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GRACE WALES BONNER FOR SPUR JAPAN

Grace Wales Bonner:  Photographed by  the legendary Jamie Morgan  for Spur JapanGrace Wales Bonner: Photographed by the legendary Jamie Morgan for Spur Japan

It's been 10 years of contributing to Spur Japan. Which made this sitting with lovely Grace Wales Bonner the perfect way to cap off a decade of collaboration. As a kid reading The Face I used to worship at the altar of Jamie Morgan's photography for the Buffalo Collective styled by Ray Petri. And now here's Grace, the new generation's beacon of integrity standing up in Jamie's light. It was a transcultural joy to work with all involved.

Wayne Sterling: Thanks Grace, for taking time out from putting your next collection together to talk to Spur.
Grace Wales Bonner: Well thank you for the invitation and for being up up so early for this. I've been aware of you for quite a long time. You picked up on me when I was just starting out.

WS: I'm so very happy to be having this conversation in an official context . Right from the start your work was extremely strong and I found it personally very…resonant. But the last two years for you, going from Central Saint Martin's graduate to LVMH Prize winner whose work is also included in the Victoria and Albert Museum collection, must be quite incredible!
GWB: I didn't imagine things would really turn out like this. I guess I was just doing things I thought were quite personal. It's interesting that it connected because I didn't assume people were going to understand it and give it the time that it has been given. It wasn't what I was expecting.

WS: Perhaps its because your work is the meeting of multiple cultures , British, African, Indian, even Continental Europe but each element is very authentic and therefore it becomes relatable. Are there other cultures you think you work is going to explore in coming seasons?
GWB: I kind of think of my work being more about hybridity and the mixing between cultures. I've always been interested in the clash and collision and what happens when two things meet and how that relates to my own identity . It's a bit like that Creole aesthetic where there is a fusion of a lot of different influences forming and creating something new. It's always about the mix, so the way I think about different places and different times is never quite specific. It's quite fluid.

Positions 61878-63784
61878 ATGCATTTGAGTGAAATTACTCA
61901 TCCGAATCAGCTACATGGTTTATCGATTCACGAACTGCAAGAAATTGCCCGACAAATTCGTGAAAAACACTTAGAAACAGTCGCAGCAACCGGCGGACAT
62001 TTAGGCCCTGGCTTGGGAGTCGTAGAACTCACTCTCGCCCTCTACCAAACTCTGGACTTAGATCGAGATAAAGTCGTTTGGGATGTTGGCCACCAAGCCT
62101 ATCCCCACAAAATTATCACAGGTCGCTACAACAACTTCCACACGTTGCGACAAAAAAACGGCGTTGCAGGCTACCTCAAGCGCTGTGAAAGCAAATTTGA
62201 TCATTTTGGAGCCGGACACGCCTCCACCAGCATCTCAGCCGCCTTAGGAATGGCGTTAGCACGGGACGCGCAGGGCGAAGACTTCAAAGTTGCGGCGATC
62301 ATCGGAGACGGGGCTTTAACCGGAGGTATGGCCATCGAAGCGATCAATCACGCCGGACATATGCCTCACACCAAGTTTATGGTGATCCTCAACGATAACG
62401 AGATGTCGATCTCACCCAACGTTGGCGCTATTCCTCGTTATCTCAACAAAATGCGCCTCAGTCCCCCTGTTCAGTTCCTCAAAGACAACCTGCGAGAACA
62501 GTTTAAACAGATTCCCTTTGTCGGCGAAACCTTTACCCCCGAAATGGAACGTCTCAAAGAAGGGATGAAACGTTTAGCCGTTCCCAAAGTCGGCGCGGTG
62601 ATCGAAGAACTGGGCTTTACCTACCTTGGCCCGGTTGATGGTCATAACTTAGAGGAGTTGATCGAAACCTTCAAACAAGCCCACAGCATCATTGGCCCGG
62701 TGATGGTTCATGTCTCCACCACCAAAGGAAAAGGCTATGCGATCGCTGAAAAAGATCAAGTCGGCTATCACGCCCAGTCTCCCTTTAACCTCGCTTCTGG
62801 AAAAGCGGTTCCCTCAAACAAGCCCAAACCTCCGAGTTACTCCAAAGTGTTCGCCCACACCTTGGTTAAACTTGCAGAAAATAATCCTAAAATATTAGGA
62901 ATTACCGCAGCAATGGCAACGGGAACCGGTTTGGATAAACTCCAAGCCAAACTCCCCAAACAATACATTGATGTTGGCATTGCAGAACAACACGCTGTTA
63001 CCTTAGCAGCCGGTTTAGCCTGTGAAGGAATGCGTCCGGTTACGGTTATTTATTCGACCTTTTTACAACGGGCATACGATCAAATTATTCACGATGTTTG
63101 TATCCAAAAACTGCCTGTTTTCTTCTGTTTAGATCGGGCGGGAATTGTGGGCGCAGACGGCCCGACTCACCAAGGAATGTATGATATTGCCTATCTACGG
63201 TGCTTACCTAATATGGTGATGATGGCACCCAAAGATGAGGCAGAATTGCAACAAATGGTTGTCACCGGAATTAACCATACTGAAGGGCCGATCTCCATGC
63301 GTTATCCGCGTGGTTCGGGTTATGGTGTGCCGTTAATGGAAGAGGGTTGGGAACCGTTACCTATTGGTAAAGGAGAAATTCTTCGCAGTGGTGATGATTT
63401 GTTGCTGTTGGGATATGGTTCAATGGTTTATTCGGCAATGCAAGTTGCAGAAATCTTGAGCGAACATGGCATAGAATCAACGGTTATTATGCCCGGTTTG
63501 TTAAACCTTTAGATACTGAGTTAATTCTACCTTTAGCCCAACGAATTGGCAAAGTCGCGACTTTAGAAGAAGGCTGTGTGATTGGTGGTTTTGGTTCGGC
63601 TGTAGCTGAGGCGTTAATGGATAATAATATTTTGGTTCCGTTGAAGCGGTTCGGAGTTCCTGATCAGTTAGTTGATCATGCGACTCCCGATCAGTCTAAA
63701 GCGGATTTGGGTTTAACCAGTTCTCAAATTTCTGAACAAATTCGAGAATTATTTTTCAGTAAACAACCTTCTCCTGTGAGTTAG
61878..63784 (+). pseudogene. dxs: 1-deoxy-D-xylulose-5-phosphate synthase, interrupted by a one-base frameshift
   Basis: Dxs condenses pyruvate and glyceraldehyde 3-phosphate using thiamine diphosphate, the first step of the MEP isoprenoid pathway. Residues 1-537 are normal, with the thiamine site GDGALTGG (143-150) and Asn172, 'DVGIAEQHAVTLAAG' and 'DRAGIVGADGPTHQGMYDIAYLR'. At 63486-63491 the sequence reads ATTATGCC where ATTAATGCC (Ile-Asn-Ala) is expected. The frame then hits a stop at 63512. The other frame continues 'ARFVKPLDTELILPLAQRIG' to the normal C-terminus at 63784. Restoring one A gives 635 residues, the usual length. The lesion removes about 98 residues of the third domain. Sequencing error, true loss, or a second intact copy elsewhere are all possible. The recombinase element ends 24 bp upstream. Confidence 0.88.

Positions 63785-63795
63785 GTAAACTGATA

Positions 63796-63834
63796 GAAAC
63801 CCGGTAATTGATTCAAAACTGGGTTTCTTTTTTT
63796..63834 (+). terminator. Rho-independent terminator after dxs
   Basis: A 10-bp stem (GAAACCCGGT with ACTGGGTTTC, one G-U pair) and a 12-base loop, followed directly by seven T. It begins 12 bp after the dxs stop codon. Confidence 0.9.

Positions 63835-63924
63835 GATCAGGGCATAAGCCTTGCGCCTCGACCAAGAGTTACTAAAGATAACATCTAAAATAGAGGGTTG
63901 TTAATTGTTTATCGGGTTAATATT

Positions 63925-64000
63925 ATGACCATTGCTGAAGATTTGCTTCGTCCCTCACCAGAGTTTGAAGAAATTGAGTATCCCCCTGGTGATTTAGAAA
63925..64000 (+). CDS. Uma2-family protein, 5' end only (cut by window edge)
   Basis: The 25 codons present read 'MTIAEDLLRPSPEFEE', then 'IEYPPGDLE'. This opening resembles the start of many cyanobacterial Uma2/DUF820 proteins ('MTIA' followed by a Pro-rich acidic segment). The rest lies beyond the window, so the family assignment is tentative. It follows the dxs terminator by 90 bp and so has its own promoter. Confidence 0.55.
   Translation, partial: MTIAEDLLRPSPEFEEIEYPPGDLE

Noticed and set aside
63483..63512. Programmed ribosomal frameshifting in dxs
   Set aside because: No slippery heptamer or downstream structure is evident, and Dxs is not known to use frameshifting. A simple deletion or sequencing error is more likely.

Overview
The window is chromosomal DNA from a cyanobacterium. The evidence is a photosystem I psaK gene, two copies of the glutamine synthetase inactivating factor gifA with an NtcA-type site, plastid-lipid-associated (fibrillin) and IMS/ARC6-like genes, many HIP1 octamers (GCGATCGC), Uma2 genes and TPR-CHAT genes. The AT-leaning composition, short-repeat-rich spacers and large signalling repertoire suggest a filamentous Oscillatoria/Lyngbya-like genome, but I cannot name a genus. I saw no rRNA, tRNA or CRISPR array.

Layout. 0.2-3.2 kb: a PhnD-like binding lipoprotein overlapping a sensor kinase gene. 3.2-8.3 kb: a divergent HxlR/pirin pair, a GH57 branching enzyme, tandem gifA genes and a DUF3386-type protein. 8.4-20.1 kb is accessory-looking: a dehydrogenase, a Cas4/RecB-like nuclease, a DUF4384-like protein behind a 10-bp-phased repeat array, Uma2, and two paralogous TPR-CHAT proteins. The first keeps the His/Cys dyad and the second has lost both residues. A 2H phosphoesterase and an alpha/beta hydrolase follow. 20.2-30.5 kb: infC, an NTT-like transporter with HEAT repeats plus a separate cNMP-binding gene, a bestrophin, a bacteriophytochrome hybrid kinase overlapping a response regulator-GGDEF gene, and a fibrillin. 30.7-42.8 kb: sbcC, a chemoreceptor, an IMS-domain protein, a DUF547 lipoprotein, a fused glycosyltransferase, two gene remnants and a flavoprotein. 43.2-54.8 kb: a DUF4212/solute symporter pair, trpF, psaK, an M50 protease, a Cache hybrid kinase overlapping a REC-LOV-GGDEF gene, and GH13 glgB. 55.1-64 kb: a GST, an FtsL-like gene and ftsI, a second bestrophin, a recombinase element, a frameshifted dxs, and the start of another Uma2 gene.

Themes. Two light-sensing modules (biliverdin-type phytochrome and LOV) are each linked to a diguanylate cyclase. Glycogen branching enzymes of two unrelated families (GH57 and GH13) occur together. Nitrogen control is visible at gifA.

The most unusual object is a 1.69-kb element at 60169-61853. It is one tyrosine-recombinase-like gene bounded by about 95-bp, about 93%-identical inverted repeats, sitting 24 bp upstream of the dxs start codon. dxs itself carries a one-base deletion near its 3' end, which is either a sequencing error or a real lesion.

WS: I fully understand your point. It's what happens when you are the intersection of formal English culture and cultures like Jamaica which strongly retains African sources while braiding British formality into it.
GWB: Yes! Totally. And so it kind of, the task of negotiating what those elements are and why something has to be in the form it is, in that certain way.

WS: Not to mention that Britain too is an island constantly being pushed to process so many outside influences, which feels like one of the root codes inside your work as a designer.
GWB: London is such a multicultural place where I've come to take for granted how unique this is because I've always been around lots of different cultures…different points-of-views sometimes in balance, but sometimes in conflict with each other ...which feel quite natural to me.

WS: And now as a designer you get to make them your own visual language. Fashion has allowed you to put theory into practice.
GWB: That was one thing that was really exciting for me. When I graduating from St. Martin's I was writing this kind of thesis about black aesthetics…and rythmicality and how that is played out. I was writing that at the same time that I was doing my graduate collection, and while not meaning to, all the links and all the theories I was reading fed really strongly into what I was doing. As long as you are involved in a certain kind of content, there is a natural residual energy that goes into the work. Which I found very exciting that other people could read into that.

WS: I've always wondered, for instance what drove your urge to challenge how masculinity is represented.